My husband liked to have me ride with them for the last load. Sometimes I held the reins and cried, “Whoa, Dan!” while the men pitched up the hay. Then while the wagon swayed slowly back over the uneven road, I lay nestled deeply between my sons in the fragrant hay. The billowy white clouds moving across the wide blue sky were close, so close, it seemed there was nothing else in the universe but clouds and hay.
Of course, not every day on the ranch was this calm. Working with large animals always carries the potential for danger:
“The bull broke into the high granary, wrote Waxman. Our only, and small, supply of horse and chicken feed was there. Foolishly, I went in after him and drove him down the steps…” The bull actually charged her in the granary and came close to crushing her against the back wall. She confused it, sweeping its eyes with a broom. It probably would have killed her, though, had it not stepped on a weak plank, which snapped. The animal panicked and turned for the door. (In decades to follow, her husband never fixed the plank.)
Spending time with the characters in this book is quite simply a joy. Even better that they aren’t fictional, and there are people alive today who remember these folks and call themgrandma and “grandpa”.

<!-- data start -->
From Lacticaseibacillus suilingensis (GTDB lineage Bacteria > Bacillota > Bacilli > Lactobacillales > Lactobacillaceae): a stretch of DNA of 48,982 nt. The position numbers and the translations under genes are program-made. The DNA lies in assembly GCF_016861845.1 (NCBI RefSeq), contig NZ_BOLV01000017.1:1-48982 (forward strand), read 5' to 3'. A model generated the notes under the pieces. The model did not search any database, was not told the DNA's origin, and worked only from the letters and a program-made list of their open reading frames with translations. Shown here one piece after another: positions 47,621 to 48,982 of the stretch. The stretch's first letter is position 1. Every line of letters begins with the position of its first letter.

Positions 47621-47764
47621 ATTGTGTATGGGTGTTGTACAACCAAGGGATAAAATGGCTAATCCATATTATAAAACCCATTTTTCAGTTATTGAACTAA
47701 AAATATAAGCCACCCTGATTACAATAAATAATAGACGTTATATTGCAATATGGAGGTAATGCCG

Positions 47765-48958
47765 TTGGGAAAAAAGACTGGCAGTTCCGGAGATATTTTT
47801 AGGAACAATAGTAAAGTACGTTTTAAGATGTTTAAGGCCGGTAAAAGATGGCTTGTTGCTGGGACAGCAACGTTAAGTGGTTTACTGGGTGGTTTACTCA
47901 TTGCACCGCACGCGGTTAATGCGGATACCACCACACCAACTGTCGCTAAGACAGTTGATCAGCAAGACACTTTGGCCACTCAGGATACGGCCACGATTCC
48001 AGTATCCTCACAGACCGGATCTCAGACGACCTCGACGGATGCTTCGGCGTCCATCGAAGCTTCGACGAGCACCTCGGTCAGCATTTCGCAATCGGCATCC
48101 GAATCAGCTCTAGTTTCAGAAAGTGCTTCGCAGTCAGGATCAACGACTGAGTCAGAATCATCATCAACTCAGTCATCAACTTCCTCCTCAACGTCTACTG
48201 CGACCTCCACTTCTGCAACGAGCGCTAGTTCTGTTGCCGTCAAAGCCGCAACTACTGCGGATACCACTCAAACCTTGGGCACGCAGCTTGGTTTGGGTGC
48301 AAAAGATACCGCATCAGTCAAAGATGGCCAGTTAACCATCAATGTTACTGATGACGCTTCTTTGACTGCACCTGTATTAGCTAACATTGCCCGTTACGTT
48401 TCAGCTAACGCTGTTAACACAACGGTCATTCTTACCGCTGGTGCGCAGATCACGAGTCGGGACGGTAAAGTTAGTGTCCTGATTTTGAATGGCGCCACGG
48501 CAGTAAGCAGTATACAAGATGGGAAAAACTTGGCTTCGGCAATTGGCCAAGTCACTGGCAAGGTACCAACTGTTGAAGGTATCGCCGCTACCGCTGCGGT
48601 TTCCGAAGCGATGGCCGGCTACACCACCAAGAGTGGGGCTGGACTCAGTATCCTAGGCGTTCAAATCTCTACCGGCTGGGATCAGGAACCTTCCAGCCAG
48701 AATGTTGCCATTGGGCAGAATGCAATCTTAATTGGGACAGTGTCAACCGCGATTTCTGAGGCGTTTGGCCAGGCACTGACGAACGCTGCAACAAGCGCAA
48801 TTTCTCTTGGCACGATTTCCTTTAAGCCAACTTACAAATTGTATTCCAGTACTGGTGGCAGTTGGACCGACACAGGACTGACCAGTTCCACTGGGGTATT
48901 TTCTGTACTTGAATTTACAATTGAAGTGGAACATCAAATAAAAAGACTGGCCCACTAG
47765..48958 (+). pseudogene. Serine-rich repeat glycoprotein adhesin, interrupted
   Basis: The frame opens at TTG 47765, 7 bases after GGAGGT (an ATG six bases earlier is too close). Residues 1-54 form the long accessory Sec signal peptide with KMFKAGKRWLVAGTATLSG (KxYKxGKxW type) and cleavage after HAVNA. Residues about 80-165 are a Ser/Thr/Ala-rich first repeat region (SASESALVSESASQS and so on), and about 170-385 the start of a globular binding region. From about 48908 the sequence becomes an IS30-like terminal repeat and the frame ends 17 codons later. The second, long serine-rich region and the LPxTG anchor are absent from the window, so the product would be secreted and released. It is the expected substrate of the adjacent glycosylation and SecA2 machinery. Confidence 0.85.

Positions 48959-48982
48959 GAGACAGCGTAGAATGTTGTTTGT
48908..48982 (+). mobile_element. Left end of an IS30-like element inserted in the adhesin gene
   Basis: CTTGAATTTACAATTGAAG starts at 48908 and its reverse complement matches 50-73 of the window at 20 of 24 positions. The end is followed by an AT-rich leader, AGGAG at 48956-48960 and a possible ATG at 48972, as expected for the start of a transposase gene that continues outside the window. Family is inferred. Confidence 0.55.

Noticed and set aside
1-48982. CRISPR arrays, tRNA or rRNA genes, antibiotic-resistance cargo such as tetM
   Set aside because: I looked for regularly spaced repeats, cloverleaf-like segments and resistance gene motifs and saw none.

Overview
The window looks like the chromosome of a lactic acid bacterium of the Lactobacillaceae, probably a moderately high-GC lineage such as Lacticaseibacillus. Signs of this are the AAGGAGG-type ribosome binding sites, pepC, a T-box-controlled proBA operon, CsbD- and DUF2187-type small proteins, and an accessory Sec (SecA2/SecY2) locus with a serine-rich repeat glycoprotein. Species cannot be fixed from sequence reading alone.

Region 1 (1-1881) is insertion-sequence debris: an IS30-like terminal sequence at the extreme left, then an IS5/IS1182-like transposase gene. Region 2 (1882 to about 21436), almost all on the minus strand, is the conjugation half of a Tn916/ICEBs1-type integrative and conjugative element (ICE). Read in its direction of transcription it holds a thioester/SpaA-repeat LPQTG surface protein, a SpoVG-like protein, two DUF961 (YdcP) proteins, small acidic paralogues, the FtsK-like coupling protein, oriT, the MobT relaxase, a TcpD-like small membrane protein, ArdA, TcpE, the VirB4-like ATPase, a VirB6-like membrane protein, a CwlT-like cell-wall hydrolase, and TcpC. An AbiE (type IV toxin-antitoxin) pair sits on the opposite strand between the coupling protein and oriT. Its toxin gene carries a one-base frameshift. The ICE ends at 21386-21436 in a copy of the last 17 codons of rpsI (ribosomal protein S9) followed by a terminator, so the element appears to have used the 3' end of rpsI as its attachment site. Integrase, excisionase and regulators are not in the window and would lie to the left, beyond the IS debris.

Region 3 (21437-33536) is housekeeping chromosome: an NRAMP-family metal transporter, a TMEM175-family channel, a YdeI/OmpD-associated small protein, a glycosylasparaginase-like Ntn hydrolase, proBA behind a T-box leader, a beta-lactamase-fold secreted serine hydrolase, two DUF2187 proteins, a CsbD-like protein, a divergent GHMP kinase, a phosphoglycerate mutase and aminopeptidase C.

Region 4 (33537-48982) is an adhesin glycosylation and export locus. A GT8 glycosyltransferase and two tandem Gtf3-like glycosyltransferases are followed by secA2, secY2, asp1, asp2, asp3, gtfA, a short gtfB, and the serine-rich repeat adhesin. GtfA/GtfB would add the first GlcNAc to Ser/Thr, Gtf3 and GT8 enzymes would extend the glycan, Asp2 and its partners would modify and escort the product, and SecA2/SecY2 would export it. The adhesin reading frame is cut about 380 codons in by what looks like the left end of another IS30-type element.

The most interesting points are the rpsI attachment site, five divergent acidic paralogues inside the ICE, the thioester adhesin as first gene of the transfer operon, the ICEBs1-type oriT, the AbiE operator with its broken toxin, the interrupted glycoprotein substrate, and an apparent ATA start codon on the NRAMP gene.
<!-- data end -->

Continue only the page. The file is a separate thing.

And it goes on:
Of course, there’s a great deal about geology here as well. The book is set almost entirely in Wyoming, which has long been my bolt-hole when I grow tired of civilization. If you’re at all interested in Mother Earth, there’s something of interest in every corner of the state, and this book provides a thorough and illuminating overview. It just so happens that Wyoming is a perfect place to study just about every geologic process known, and Grand Teton National Park contains the most complete and complex geologic record of any place in North America. At the time this book was written, the exact process by which the Rocky Mountains arose was still a substantial mystery, an odd puzzle among the world’s mountain ranges. Maybe geologists have figured it out since then, but unless we come up with another science writer of McPhee’s caliber to explain it, I don't wanna hear it. Paperback In Rising from the Plains, John McPhee takes us on an exciting and fascinating road trip throughout Wyoming with geologist David Love. The first half of the book is a beautiful blend of Wyoming geology, and the history of Love’s family as they move into the Wind River Basin region in the early twentieth century. The second half of the book continues with geology of the Rocky Mountain region, but also includes a high-level look at the United States and how it affected western geology.